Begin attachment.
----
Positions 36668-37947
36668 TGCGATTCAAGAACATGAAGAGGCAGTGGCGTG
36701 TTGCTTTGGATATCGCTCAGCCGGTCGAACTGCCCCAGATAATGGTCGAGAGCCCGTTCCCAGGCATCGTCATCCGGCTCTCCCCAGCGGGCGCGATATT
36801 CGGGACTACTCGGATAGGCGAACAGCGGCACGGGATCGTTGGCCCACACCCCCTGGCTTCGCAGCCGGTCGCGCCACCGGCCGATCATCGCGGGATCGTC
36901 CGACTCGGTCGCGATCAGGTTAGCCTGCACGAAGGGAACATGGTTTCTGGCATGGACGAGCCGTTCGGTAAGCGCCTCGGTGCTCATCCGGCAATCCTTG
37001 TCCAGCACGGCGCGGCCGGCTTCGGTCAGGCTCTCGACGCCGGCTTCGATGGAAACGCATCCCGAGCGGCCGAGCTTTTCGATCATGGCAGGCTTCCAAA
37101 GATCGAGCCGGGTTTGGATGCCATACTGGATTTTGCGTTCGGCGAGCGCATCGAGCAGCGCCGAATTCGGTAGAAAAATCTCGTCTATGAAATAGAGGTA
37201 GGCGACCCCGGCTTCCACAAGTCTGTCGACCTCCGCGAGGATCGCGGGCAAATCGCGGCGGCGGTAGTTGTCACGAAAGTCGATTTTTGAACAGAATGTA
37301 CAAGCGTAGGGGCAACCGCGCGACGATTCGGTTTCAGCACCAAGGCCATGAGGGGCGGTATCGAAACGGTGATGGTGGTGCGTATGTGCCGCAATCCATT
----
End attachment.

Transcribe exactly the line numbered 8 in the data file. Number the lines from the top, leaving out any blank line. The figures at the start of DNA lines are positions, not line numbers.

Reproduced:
37201 GGCGACCCCGGCTTCCACAAGTCTGTCGACCTCCGCGAGGATCGCGGGCAAATCGCGGCGGCGGTAGTTGTCACGAAAGTCGATTTTTGAACAGAATGTA